Eicosapentaenoic Acid: Modulated Platelet Activation and Thrombosis Proteins in Vascular Endothelial Cells During Inf...

Preston Mason, PhD, MBA discusses Eicosapentaenoic Acid: Modulated Platelet Activation and Thrombosis Proteins in Vascular Endothelial Cells During Inflammation

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Eicosapentaenoic Acid: Modulated Platelet Activation and Thrombosis Proteins in Vascular Endothelial Cells During Inflammation Preston Mason PhD

By Preston Mason, PhD, MBA

Hello, my name is Preston Mason, and I'm here to discuss research. I recently presented at the American College of Cardiology in New Orleans. The title of my presentation that was given there is Eicosapentaenoic Acid or EPA modulates the expression or proteins linked to platelet activation and thrombosis in vascular endothelial cells during inflammation. My co-investigators are Sam Sherratt, Peter Libby, and Deepak Bhatt. They're from, in the case of myself, from Brigham and Women's Hospital and affiliated with Harvard Medical School and Deepak Bott is with Mount Sinai, in New York. So the objective of our study was to evaluate the effect of inflammation on the expression of proteins in human endothelial cells. This was an in vitro laboratory study, so we had very well controlled conditions to study the effects of inflammation on these cells. We then wanted to see what effect EPA, which is an omega-3 fatty acid had on the expression of these protein. Now just as way of background, we all know that platelet activation is essential to thrombus formation during atherosclerosis. So anything that promotes, platelet activation such as inflammatory stimuli like angiotensin II and cytokines like IL-6, they'll trigger that condition leading to thrombus formation and ischemic events. So the healthy endothelium preserves not only normal vasodilation, but interferes with platelet activation and thrombus formation by releasing a variety of proteins and signaling molecules, such as nitric oxide. One of the more important proteins that it releases, it's called tissue factor pathway inhibitor, or TFPI, that in particular is important in inhibiting early phases of the procoagulant process. Now by way of background also Eicosapentaenoic Acid is a highly purified form of EPA. 


So this formulation of this particular omega-3 fatty acid has been associated with reduced risk in large clinical outcome trials, such as REDUCE-IT trial in the REDUCE-IT trial high-risk patients, or randomized at the to placebo or to Icosapent Ethyl and followed over almost 5 years and over 8,000 patients. And during that time, there was a 25% relative risk reduction among those patients randomized to Icosapent Ethyl, this was a composite or mace of cardiovascular events. And in addition, there was a 31% relative risk reduction in ischemic events including stroke, MI, and cardiac death. So this was very successful in terms of showing a signal for having a anti-ischemic benefit, but the mechanism is not fully understood. There in general, we know that omega-3 fatty acids and EPA in particular may have an anti-thrombotic event, but the specific mechanisms are not well understood. So that was the purpose of this study is to specifically look at how EPA modulates expression of proteins from endothelial cells given their central role in regulating both platelets and thrombus formation.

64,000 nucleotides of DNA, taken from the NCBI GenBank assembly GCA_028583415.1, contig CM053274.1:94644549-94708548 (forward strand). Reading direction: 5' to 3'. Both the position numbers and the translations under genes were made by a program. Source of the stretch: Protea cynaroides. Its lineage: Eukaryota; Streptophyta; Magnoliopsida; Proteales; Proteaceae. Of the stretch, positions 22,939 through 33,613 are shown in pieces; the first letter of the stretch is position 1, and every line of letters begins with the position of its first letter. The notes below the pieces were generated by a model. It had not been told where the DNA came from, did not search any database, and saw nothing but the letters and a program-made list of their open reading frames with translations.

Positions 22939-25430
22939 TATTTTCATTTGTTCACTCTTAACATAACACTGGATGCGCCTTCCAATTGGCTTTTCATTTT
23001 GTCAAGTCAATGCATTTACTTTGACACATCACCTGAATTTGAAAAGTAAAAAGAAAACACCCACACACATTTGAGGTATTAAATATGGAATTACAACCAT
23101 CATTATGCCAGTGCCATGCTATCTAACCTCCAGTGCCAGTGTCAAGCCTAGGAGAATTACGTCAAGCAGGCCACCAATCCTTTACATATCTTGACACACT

The way we measured protein expression was using, advanced mass spectroscopy that enables us to measure the expression of hundreds of proteins simultaneously taking advantage of their unique molecular weight. And under conditions of inflammation triggered by either angiotensin II or IL-6, we measured the effect of EPA on expression. And what we saw was hundreds of proteins significantly modulated by at least a hundred, full a hundred percent or twofold. And those are the proteins we focused on, and I'd like to just share a few of them that are particularly of interest.  One protein that was upregulated specifically by EPA was TFPI or tissue factor pathway inhibitor. So that was an important finding of, the ability of EPA to stimulate the production of this agent that interferes with thrombus formation under conditions of inflammation, particularly with an angiotensin II. We also saw an increase in expression of thrombospondin 1 also interferes with thrombus formation, and we saw decrease expression in proteins that promote platelet activation, including CD109 and Thbs1. So we saw both increase in decreases in expression of proteins that modulate favorably thrombosis in the presence of EPA. 


In conclusion, EPA affected expression of proteins involved in platelet activation and thrombosis under inflammatory conditions, including in increased levels of tissue factor platelet in, tissue factor pathway inhibitor, or TFPI. And other proteins that modulate thrombosis. These findings represent a potential antithrombotic mechanism for EPA that may contribute to reduce ischemic events beyond the ability of EPA to lower triglycerides. So in further studies, we'll be moving into in-vivo models of atherosclerosis and then further characterizing these important anti-platelet and antithrombotic properties of EPA. Now, what are potential downsides? Well, anything that interferes with platelet activation and thrombosis may lead to increased bleeding and in REDUCE-IT. There was a small but significant increase in bleeding among patients randomized to IPE, but there was no fatal bleeding, and again, the clinical benefits were very impressive, including, like I said, a more than 30% reduction in ischemic events and cardiac death. So in light of that, we believe this could represent a novel benefit of EPA to help explain its benefit in clinical outcome trials. Thank you very much.